Plain sailing in Weymouth? Not for the Brits

Iain Percy and Andrew Simpson competing in the first race of the Star class.
Iain Percy and Andrew Simpson competing in the first race of the Star class.
This is what Alex Thomson Racing could look like in Haslar Marina, if planning permission is given. Picture: HGP / Dean and Reddyhoff

£5m plan will turn Gosport’s Haslar Marina into ‘world-class’ centre of sailing

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British sailors made a solid start to their Olympic campaigns in the waters off Weymouth yesterday but it’s it will be no cruise to a gold medal for any of them.

Ben Ainslie bucked his usual trend of making erratic starts to his programme with two second places in the Finn class.

Normally that would put him top of the pile but he followed Danish rival Jonas Hogh-Christensen across the line on both occasions.

‘I think he’s got a hotline to Elvstrom,’ said Ainslie, a reference to legendary Danish Olympic yachtsman Paul Elvstrom, whose tally of four golds Ainslie will match if he wins again in 2012.

The Hampshire star made an indifferent start to the first race and was 11th at one point but he demonstrated he’s a machine downwind in breeze and hauled in his rivals.

‘Compared with my last Olympics it’s nice to get two solid starts,’ said Ainslie.

‘It wasn’t the greatest of races in the beginning but that spurred me on. I have been better but it is where you finish which is important.’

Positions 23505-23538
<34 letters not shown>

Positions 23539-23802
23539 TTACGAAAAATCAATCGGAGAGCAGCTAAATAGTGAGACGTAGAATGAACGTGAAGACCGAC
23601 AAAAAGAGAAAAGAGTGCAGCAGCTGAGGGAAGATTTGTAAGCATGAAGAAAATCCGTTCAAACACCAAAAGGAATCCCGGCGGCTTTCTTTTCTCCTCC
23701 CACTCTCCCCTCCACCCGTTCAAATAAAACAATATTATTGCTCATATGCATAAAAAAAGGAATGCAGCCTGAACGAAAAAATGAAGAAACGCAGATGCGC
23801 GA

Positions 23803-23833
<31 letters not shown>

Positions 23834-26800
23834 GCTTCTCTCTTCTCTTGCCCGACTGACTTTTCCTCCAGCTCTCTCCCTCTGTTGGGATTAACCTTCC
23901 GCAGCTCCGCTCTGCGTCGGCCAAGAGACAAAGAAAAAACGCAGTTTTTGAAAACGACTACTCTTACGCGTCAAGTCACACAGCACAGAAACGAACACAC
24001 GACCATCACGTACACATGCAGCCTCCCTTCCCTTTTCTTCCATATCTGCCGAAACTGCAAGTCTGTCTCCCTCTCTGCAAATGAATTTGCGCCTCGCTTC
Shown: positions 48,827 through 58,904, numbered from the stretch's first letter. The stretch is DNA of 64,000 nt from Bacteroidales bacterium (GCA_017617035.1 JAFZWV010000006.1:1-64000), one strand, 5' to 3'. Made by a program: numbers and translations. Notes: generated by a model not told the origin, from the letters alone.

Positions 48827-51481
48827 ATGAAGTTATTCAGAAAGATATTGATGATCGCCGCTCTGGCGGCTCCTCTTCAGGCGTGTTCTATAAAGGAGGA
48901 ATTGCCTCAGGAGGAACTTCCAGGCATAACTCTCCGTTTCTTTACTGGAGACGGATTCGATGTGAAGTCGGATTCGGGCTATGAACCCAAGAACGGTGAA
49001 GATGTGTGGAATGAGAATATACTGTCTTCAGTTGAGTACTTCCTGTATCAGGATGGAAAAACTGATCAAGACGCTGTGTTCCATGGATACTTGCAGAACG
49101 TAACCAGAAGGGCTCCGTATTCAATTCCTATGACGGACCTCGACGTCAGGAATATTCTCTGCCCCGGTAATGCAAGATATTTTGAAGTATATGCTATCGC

Ainslie, 35, praised the support of the home crowd at the Nothe viewing area in Weymouth, adding: ‘I could hear it clearly and it really spurred me on.’

Weymouth Bay offered near perfect sailing conditions yesterday, though a windshift meant the racing area had to be relocated halfway through.

And it was a mid-race windshift that saw another Hampshire sailor, Iain Percy, suffer a hiccup at the start of his Star campaign.

The sudden and abrupt change in wind direction completely inverted the racing order in the 16-strong fleet dropping Percy and crew Andrew ‘Bart’ Simpson to 11th on the first race, a result surely destined to be their single discard in the 10-race series to decide the 10 finalists for the medal race finale.

But they bounced back in the second race and finished neck and neck with their likely rivals for a Gold – the Brazilian world champion team of Robert Scheidt and Bruno Prada.

Race officials gave each team the same finishing time but eventually awarded the win to the Brazilians after first giving it to the British pair.

The final results put Percy and Simpson fifth overall behind Scheidt, who was fourth in the first race, Ireland’s Peter O’Leary and David Burrows (2-6) and the Poland and Norway teams.

Percy said: ‘We were pretty disappointed with the first race, we were in quite a good position halfway up the second upwind leg and there was a big wind shift that we missed, that was our fault, and the fleet turned inside out.

‘We came back okay in the second but there is a long way to go. You know us we just keep plugging away.

‘It was important not to have a bad second race so we were still in the hunt.

‘There’s a long way to go and we have got to make no mistakes.’

In the Women’s Match Racing event, whose round robin series also started yesterday, Poole-based trio Annie Lush and sisters Kate and Lucy Macgregor won their first race against Denmark but were beaten by Spain in their second.

Today will see further racing in the Finn, Star and Women’s Match Racing, and the Laser, Laser Radial and 49er classes will also start their Olympic regatta.